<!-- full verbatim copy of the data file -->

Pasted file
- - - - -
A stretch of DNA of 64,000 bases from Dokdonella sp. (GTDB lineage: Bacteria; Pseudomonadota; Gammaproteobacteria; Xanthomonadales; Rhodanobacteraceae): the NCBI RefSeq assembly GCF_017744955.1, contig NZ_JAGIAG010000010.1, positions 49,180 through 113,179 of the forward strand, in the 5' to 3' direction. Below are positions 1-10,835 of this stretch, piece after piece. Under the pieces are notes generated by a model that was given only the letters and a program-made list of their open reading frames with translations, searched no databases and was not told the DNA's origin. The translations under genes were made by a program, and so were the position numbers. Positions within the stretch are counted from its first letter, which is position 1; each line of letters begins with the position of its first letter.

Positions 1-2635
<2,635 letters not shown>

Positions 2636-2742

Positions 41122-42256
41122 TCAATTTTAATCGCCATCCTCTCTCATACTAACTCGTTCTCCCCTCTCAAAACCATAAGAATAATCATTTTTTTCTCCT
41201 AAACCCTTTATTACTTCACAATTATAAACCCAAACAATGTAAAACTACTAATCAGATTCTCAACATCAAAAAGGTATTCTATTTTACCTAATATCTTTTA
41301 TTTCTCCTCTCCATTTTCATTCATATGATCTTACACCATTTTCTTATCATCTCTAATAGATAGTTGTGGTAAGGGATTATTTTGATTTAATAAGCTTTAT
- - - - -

A stretch of DNA of 64,000 bases from Dokdonella sp. (GTDB lineage: Bacteria; Pseudomonadota; Gammaproteobacteria; Xanthomonadales; Rhodanobacteraceae): the NCBI RefSeq assembly GCF_017744955.1, contig NZ_JAGIAG010000010.1, positions 49,180 through 113,179 of the forward strand, in the 5' to 3' direction. Below are positions 1-10,835 of this stretch, piece after piece. Under the pieces are notes generated by a model that was given only the letters and a program-made list of their open reading frames with translations, searched no databases and was not told the DNA's origin. The translations under genes were made by a program, and so were the position numbers. Positions within the stretch are counted from its first letter, which is position 1; each line of letters begins with the position of its first letter.

Positions 1-2635
<2,635 letters not shown>

Positions 2636-2742

Positions 41122-42256
41122 TCAATTTTAATCGCCATCCTCTCTCATACTAACTCGTTCTCCCCTCTCAAAACCATAAGAATAATCATTTTTTTCTCCT
41201 AAACCCTTTATTACTTCACAATTATAAACCCAAACAATGTAAAACTACTAATCAGATTCTCAACATCAAAAAGGTATTCTATTTTACCTAATATCTTTTA
41301 TTTCTCCTCTCCATTTTCATTCATATGATCTTACACCATTTTCTTATCATCTCTAATAGATAGTTGTGGTAAGGGATTATTTTGATTTAATAAGCTTTAT